- American Resilience
Historians and others tell how the American journey has often required of citizens the courage to rebound from deep challenges, including stories of the extraordinary hardiness shown by people during the crisis of the Great Depression.
- Beyond War
The human costs of war are discussed by patients in a veterans hospital, a newspaper war correspondent, a Brigadier General, historians and others who consider the psychological impact of mass violence.
- Checks and Balances
At a time when polls consistently show most Americans believe our country is "on the wrong track," this one-hour documentary examines the remarkable system conceived by the Founders to restrain excess in democracy
- Children Left Behind
The moving stories of two young adults who have incarcerated parents and who endured unpleasant visits to prison as well as the heavy emotional baggage of having a loved one taken from them at a young age. (Part 1)
- Diet and Health
In this Humankind documentary, we hear from a growing movement of physicians and others who — concerned by the rising rates of obesity, diabetes and heart disease — are placing greater emphasis on advising patients about more healthful eating. But changing our diets is notoriously difficult, especially in a culture that heavily promotes unhealthy foods.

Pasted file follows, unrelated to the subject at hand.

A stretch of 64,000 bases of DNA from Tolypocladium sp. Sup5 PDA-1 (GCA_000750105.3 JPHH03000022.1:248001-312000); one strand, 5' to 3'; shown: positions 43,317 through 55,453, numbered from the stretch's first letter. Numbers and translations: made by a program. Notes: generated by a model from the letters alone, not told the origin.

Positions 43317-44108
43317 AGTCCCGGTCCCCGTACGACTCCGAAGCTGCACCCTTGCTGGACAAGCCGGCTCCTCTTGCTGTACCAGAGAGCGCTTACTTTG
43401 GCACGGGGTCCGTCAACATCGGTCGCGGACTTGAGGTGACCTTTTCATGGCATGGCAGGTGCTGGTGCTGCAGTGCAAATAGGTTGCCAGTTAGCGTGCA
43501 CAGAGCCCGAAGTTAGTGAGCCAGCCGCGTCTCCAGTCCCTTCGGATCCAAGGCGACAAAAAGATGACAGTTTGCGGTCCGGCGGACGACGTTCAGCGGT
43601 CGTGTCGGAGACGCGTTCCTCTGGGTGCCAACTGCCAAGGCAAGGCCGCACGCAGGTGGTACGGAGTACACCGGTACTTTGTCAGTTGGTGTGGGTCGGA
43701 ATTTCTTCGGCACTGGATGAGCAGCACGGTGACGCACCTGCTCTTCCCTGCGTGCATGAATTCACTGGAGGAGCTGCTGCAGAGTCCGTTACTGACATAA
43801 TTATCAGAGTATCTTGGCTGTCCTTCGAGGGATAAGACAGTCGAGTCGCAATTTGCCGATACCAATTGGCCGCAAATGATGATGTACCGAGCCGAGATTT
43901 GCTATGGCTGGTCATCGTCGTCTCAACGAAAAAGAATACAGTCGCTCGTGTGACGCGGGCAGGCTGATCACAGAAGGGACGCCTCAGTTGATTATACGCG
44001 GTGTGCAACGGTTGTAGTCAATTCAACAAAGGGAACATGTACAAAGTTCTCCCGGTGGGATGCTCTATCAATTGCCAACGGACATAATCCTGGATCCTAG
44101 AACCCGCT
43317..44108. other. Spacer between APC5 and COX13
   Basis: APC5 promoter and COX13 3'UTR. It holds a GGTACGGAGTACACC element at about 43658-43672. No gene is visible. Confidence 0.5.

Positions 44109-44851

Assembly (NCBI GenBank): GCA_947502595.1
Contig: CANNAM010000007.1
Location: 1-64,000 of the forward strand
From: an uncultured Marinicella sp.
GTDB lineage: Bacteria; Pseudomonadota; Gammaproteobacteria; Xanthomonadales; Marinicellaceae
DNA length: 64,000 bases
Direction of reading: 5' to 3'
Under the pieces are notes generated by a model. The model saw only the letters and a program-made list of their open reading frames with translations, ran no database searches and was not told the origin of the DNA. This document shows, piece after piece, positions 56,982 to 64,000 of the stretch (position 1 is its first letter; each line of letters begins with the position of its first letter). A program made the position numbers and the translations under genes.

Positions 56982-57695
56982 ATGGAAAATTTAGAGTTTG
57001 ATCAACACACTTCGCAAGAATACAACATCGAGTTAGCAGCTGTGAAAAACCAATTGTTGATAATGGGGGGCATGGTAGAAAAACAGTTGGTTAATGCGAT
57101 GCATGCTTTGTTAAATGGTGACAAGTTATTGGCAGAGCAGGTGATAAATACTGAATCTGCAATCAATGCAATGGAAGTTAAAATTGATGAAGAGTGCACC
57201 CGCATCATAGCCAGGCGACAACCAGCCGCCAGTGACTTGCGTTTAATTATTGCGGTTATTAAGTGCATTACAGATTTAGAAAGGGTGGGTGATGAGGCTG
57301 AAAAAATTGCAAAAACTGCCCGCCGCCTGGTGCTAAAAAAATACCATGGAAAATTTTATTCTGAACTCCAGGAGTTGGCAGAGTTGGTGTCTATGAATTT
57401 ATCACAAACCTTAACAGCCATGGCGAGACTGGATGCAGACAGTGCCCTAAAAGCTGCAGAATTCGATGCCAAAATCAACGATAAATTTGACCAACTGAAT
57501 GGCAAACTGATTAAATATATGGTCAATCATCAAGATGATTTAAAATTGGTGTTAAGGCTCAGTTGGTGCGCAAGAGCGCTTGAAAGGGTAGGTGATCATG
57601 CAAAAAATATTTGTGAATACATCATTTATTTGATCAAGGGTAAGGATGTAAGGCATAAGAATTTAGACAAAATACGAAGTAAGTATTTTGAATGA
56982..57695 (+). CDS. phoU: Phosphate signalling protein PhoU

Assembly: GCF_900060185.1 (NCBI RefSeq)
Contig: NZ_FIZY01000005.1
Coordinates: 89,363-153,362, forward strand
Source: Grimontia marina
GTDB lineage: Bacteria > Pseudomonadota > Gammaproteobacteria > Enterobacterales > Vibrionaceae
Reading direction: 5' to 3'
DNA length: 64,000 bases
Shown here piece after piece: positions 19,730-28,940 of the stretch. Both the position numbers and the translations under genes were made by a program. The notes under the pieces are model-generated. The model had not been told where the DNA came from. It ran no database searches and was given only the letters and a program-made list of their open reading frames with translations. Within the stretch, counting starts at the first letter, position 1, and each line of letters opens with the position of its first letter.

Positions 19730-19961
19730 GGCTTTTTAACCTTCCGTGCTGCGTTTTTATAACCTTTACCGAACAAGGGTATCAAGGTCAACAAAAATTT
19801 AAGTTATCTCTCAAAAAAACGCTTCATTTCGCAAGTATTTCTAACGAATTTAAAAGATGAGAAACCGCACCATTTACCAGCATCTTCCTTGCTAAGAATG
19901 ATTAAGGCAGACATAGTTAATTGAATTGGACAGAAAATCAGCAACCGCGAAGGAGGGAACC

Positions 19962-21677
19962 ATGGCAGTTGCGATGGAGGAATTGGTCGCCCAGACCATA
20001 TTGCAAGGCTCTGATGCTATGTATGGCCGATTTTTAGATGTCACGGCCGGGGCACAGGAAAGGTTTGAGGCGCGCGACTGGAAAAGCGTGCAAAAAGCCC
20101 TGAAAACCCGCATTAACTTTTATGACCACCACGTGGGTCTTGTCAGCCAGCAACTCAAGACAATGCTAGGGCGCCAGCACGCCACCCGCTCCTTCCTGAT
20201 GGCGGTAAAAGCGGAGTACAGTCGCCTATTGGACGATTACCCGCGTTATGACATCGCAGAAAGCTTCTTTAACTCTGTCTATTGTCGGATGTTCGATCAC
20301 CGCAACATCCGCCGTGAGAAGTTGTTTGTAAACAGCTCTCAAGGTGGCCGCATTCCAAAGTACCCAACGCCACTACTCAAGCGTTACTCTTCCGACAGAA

- The Diet-Climate Connection
The most climate-friendly foods are also healthy and tasty!
- Dreaming of America
Americans in line to view the original Constitution, an injured Iraq War veteran, and an NBA basketball star who advocates a more engaged democracy tell of their vision for a better America. Also, more voices on what kind of a future Americans yearn for including a group of young people concerned about preserving the planet…
- Equal Ground
The moving tale of the late Mae Bertha Carter, a sharecropper who raised thirteen children and also stood firm—against harassment—in her quest to integrate public schools in Sunflower County, Mississippi.
- Catching Up with Granny D
As part of the Public Radio Collaboration "Who's Democracy Is It?", Humankind presents a lively, hour-long profile of "Granny D," (Mrs. Doris Haddock of Dublin, New Hampshire). Famous for her 14-month walk across the United States to promote campaign finance reform, she is a fascinating American original.
- Holistic Nurses
We hear from a variety of nurses about the stresses they face in today's fast-paced medical setting—and how they struggle to find the time needed to treat the whole person.
- An Informed Republic
America's founders recognized that that without a king, the fledgling nation would need an informed citizenry—or their bold experiment in democracy would fail. So in early America the government subsidized newspapers, established the postal system to facilitate information flow and drew up plans for public education. But now in the digital age, does the demise…
- Inner Calm for Health
Harvard Medical School Professor Herbert Benson, MD pioneering work on the Relaxation Response has helped millions of people learn a simple meditative technique to reduce the harmful effects of stress.
- Meeting Hate with Love: Stories of King and Gandhi
This documentary features recent interviews with associates of Martin Luther King Jr. and his role model, Mahatma Gandhi, on their philosophy of nonviolent social change, plus archival audio.